Nuclear-powered 'flying hotel' is unveiled in outlandish design

Gigantic nuclear-powered ‘flying hotel’ capable of carrying 5,000 passengers and staying airborne for months at a time is unveiled in outlandish concept design

  • Nuclear-powered flying hotel would ‘never need to land’ – because it generates its own power supply
  • Audacious artist’s impression for floating cruise ship has been compared to the Hindenburg and the Titanic
  • Self-driving vessel drawn up to house shopping malls, gyms, pools, restaurants, cinemas and even a theatre
  • Theoretically capable of carrying 5,000 lucky (or unlucky) passengers, the wacky idea has split the internet 

Is it a bird? Is it a plane? To be honest, we’re not sure quite what this is.

Graphic artist and YouTuber Hashem Al-Ghaili has invented a cruise ship for the clouds, with room for 5,000 passengers, named the ‘Sky Cruise Hotel’.

No pilot, no need to refuel and a chance for lucky voyagers to see the Northern Lights up close every single night. As one Facebook commenter wrote, ‘What could possibly go wrong?’ 

With his audacious idea, Mr Al-Ghaili has divided the internet between idealists and realists.

The Yemeni science communicator describes his ‘sleek design’ as combining ‘the features of a commercial plane with the epitome of luxury’.

Pimped out with an immense ‘main entertainment deck’ featuring shopping malls (plural), gyms, pools, restaurants, cinemas and even a theatre, Sky Cruise Hotel also houses a conference centre in a separate wing. 

The huge flying cruise ship is ‘the future of transport’, its wacky graphic designer and YouTuber has boldly proclaimed

You can even get married in its incredible, 360-degree observation platform high above the rest of the plane. 

Most incredibly, though, it’s nuclear-powered – meaning it is fuelled by a fusion reactor onboard, so it would never need to land to refuel.

Passengers and crew can be brought up on separate aircraft to the permanently in-flight vessel, which appears to have no fewer than twenty jet engines.

Al-Ghaili has said the plane represents ‘the future of transport’ and would fly 24 hours a day.

But as it never lands, where it would actually ‘transport’ people to and from remains somewhat unclear.

The plane’s lucky 5,000 passengers would be able to see the Northern Lights up close every single night of their voyage

Compared to a regular-sized jumbo jet (pictured above the Sky Cruise’s left wing), the airborne cruise ship is a flying monolith

And how much crew there’d need to be isn’t obvious, either. 

Answering a Facebook comment asking how many pilots would be needed to fly the monolith with wings, the designer simply said: ‘All this technology and you still want pilots?’ 

‘I believe it will be fully autonomous.’

Cynics quickly pointed out that, though beautifully animated, Al-Ghaili’s design makes almost no sense.

First, nuclear fusion doesn’t yet exist. 

Whether or not the technology could ever be placed on a jet like this one and taken into the sky is a whole other question.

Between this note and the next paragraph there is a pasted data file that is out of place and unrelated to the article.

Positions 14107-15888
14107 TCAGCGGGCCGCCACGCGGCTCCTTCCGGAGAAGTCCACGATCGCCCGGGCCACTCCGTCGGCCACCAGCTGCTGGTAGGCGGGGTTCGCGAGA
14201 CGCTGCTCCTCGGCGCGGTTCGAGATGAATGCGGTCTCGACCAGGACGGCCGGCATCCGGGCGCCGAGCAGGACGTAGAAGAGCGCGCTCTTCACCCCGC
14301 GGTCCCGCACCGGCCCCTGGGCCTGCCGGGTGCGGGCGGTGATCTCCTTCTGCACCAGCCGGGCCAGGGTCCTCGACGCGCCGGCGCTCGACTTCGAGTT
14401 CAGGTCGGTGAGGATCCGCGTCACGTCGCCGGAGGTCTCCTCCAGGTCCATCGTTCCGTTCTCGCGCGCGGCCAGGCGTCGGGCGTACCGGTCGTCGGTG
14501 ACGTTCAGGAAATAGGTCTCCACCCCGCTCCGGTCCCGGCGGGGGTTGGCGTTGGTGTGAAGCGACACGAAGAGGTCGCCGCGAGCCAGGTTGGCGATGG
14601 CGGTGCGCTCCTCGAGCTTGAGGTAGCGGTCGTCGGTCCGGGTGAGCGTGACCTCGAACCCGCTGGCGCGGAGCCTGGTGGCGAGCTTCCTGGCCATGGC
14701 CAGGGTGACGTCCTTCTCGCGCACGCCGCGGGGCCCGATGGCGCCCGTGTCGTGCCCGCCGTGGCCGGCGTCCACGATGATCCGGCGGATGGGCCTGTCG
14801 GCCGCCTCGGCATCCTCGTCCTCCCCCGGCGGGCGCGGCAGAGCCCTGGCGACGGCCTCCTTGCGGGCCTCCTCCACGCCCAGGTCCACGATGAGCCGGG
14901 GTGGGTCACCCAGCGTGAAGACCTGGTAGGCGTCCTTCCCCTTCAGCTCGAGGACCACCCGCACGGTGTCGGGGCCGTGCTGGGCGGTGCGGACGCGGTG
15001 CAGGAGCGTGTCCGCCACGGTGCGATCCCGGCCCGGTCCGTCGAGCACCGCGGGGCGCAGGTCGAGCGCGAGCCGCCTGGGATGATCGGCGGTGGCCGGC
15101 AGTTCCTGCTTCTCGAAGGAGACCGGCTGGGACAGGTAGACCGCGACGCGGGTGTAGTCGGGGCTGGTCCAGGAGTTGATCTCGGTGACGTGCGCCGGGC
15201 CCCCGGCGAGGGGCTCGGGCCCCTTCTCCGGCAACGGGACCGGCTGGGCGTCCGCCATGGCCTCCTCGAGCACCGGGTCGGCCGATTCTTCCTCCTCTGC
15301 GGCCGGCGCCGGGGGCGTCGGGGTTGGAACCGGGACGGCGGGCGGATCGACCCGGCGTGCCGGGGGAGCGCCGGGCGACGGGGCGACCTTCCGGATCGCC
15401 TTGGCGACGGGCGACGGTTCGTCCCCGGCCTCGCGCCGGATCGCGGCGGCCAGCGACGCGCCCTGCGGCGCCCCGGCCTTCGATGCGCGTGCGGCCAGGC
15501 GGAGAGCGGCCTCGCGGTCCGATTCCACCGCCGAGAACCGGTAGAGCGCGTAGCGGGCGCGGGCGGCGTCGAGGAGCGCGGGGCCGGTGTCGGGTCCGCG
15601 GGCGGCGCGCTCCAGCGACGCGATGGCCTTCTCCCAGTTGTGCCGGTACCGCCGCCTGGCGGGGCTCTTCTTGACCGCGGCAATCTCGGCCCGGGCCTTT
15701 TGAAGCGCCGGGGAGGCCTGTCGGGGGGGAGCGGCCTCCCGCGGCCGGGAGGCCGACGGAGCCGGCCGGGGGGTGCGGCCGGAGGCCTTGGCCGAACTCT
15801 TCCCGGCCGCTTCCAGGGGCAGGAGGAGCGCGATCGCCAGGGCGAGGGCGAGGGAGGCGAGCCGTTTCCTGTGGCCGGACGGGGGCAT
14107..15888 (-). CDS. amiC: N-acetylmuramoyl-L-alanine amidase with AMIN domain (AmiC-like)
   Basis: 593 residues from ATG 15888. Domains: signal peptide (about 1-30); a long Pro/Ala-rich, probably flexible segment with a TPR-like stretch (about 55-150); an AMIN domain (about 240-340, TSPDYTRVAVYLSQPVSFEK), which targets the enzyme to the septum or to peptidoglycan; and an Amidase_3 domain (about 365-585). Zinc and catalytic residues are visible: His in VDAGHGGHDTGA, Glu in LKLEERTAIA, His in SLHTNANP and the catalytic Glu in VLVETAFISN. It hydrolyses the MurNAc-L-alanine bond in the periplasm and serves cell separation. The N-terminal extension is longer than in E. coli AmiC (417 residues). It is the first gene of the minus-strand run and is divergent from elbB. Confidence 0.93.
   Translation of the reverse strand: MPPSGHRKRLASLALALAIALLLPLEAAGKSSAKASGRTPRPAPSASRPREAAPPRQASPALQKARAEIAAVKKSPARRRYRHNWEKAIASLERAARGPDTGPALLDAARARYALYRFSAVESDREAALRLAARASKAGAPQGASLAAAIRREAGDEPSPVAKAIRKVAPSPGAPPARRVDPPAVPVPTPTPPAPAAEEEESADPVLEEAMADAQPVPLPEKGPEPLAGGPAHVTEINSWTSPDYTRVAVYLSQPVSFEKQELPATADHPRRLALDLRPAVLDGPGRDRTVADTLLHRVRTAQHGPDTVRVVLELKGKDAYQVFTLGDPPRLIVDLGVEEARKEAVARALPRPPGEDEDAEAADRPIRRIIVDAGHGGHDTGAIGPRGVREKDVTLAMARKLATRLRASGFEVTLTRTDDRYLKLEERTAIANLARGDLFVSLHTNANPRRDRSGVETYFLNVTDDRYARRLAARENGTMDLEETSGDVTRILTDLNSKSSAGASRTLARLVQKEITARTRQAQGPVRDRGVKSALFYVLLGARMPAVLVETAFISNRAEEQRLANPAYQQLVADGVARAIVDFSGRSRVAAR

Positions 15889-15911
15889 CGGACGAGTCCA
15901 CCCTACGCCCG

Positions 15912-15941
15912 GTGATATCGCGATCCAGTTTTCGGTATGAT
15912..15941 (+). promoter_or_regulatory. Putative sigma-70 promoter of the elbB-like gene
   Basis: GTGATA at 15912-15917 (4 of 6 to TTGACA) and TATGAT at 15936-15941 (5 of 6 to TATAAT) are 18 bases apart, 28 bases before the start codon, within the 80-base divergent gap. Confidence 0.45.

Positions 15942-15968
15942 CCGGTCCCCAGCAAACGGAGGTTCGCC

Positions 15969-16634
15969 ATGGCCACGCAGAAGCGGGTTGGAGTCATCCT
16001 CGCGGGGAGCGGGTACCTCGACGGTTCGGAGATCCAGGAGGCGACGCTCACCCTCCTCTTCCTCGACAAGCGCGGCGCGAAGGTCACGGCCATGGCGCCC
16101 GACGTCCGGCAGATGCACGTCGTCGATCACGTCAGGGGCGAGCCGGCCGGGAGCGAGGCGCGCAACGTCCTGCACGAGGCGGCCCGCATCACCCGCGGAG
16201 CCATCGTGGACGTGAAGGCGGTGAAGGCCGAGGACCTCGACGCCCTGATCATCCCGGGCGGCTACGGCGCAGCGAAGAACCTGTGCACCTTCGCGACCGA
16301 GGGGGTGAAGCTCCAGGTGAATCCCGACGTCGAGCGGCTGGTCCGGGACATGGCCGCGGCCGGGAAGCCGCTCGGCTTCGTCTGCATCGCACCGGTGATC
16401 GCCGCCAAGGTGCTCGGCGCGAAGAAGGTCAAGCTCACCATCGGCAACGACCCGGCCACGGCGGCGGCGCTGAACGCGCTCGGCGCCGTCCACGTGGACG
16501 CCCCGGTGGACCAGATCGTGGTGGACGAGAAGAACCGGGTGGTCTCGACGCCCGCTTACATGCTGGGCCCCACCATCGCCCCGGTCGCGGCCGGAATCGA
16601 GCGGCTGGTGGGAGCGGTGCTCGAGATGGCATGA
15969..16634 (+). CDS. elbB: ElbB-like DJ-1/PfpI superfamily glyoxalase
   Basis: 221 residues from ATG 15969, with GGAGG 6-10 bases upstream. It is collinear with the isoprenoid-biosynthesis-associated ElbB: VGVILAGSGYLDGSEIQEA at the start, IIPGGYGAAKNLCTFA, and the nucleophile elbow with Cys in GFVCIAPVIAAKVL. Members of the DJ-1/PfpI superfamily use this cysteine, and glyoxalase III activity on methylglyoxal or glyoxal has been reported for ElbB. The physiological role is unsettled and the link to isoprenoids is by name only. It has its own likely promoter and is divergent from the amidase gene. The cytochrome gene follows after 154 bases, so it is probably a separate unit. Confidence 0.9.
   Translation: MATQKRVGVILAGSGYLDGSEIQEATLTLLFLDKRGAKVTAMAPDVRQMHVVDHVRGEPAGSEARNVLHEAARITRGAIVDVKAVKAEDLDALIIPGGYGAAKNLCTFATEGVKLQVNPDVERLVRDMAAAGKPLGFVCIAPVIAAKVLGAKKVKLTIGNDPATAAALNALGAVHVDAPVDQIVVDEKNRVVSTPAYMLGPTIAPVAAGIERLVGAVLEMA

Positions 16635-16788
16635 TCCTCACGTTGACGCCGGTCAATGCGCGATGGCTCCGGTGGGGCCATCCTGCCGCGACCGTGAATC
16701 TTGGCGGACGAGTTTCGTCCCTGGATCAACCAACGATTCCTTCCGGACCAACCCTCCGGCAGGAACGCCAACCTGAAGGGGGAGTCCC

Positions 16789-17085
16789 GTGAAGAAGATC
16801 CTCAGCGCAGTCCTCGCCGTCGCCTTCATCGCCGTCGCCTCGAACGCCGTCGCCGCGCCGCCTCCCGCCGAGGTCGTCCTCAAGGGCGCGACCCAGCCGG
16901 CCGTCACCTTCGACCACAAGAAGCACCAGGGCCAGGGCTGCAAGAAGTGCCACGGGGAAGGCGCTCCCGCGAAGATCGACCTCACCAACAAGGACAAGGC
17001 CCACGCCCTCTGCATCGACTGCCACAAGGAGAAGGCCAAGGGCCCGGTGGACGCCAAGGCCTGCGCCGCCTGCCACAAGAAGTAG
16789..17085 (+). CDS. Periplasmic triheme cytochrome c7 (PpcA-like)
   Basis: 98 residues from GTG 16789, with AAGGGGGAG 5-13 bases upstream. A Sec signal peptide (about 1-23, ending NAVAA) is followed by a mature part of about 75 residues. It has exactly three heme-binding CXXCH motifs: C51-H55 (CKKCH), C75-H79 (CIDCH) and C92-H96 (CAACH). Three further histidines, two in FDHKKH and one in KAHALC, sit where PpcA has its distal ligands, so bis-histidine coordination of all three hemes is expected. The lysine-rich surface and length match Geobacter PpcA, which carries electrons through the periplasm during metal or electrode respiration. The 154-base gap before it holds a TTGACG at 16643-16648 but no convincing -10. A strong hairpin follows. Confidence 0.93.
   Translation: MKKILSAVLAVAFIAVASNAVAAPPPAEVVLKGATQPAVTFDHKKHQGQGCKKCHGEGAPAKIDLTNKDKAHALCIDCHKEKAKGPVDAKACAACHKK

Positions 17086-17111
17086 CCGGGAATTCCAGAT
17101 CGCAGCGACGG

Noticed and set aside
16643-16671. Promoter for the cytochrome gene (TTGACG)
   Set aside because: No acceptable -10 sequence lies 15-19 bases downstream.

Second, no runway ever conceived would get close to housing this beast of technological ambition. 

An entire custom airport for one take-off would probably be necessary. 

That begs the question of cost, which Mr Al-Ghaili boldly appears not to have considered at all.

Another Facebook commenter took the idea a little too seriously, writing: ‘How about imagining eliminating world hunger instead of other rich people’s luxury toys?’

One Twitter user asked, ‘Did somebody clone Howard Hughes?’, referencing the notorious playboy aviator and inventor who built the world’s biggest plane – and only flew it once, before vanishing from public life altogether.

Yet not everyone is quite convinced by Al-Ghaili’s sunny optimism, with some comparing the plans to the Titanic

A naysayer said of the plans: ‘Great idea putting a nuclear reactor in something that could malfunction and fall out of the sky’

Another said: ‘Great idea putting a nuclear reactor in something that could malfunction and fall out of the sky.’

One person pointed out that were it to crash, 5,000 people might be killed. 

That would be by far the biggest transport disaster in history – and probably prompt an entire series of Air Crash Investigations rather than a single episode.

One optimist wrote: ‘It’s like someone got in a time machine, traveled to 2070, found a retro-futurism video based on our era’

Yet regardless the ship’s incredible design and futuristic features, the prospect of a screaming child can never be ignored

Yet not all were naysayers. One Twitter user seemed optimistic, writing: ‘Hilarious! 

‘It’s like someone got in a time machine, traveled to 2070, found a retro-futurism video based on our era (as opposed to the 1950s or 1800s) depicting what people from our era thought our future would look like.’

Still, one skeptic’s point definitely rings a bell.

They wrote: ‘I bet I still end up next to someone else’s screaming three year old for the entire trip.’

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